Physics Seminar

Complexity in the Life Sciences
by Dr. James Claycomb, Houston Baptist University
2009-03-11, 09:00 AM in SB 147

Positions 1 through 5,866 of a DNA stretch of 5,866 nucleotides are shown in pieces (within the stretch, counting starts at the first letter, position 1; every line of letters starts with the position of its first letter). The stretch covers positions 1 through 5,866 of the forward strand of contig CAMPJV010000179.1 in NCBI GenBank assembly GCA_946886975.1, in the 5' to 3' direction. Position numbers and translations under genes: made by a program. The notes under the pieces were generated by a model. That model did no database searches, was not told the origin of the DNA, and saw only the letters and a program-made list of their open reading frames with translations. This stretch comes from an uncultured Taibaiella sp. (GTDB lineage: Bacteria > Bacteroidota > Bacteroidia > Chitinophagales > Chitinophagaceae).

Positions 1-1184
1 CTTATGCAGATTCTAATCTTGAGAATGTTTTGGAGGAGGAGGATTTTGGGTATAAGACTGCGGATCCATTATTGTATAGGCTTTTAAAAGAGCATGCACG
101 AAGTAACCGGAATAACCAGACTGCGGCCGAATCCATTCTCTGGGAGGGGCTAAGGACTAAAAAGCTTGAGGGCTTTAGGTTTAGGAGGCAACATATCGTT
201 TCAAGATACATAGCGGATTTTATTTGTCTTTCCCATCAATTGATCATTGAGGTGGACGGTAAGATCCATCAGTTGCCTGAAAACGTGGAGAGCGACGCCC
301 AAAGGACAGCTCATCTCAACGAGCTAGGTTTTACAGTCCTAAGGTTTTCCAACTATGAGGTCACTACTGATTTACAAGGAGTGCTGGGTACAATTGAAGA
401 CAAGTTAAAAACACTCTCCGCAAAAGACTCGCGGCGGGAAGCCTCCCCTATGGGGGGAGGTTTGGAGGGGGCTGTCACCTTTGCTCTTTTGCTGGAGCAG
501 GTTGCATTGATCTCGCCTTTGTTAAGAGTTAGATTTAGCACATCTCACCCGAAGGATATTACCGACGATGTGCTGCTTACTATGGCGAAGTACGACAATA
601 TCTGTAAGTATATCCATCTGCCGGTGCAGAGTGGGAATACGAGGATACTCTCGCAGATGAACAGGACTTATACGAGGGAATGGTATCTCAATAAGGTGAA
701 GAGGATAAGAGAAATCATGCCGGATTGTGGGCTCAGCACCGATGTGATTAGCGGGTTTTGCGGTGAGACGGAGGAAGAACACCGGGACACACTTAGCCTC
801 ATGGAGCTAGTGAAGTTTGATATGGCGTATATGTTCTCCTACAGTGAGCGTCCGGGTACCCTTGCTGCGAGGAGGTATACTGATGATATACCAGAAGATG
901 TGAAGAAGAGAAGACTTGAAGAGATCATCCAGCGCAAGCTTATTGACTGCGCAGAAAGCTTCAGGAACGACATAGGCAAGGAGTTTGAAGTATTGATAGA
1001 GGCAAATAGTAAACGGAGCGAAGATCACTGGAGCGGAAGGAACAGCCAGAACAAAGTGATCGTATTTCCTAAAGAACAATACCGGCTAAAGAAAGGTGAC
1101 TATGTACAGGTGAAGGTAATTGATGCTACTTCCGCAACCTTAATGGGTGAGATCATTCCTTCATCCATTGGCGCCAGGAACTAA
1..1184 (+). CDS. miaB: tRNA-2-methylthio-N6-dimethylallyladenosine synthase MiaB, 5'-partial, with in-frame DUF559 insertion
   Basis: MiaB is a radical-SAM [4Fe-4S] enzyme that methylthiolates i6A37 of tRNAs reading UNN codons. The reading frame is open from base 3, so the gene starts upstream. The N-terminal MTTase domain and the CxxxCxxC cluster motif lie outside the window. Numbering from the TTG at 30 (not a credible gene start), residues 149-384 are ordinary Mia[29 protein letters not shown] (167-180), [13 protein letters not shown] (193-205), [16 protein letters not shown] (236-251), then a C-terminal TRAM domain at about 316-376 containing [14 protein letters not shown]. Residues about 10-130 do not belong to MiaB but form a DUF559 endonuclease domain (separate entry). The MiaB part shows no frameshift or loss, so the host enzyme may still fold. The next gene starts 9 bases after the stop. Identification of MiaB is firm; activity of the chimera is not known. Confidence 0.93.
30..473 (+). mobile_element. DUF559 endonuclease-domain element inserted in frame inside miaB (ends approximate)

It is widely accepted that the complexity and biodiversity of life on earth that we observe today began as a density fluctuation in a giant molecular cloud roughly sixteen galactic years ago. After about sixteen more galactic rotations, our biosphere will return to the interstellar medium. This talk will first investigate models whereby simple systems may evolve into a complex state. The emergence of complex molecules such as amino acids may be described by prebiotic chemical evolution as demonstrated by the Miller experiment. Mathematical models of biological evolution can exhibit complex rearrangements – or extinction events – spanning several decades in size and time durations. The predicted powerlaw in the number of species affected by a given extinction event is also evidenced by the fossil record. Similar spatial-temporal powerlaw behavior is observed in the cellular automaton – The Game of Life. The emergence of fractal structures in biology and chaos in population dynamics is then discussed. Finally, the larger question of the possible distribution of life in the universe is addressed. It is assumed that if life is plentiful, then its distribution should be the same as that of the baryonic matter in the universe. A dramatic example of self-similarity in the possible distribution of life in the universe over immense size scales is illustrated comparing the distribution of mitochondria in a yeast cell to the galaxy distribution over 2 billion light years as recorded by the 2dF Galaxy Redshift Survey.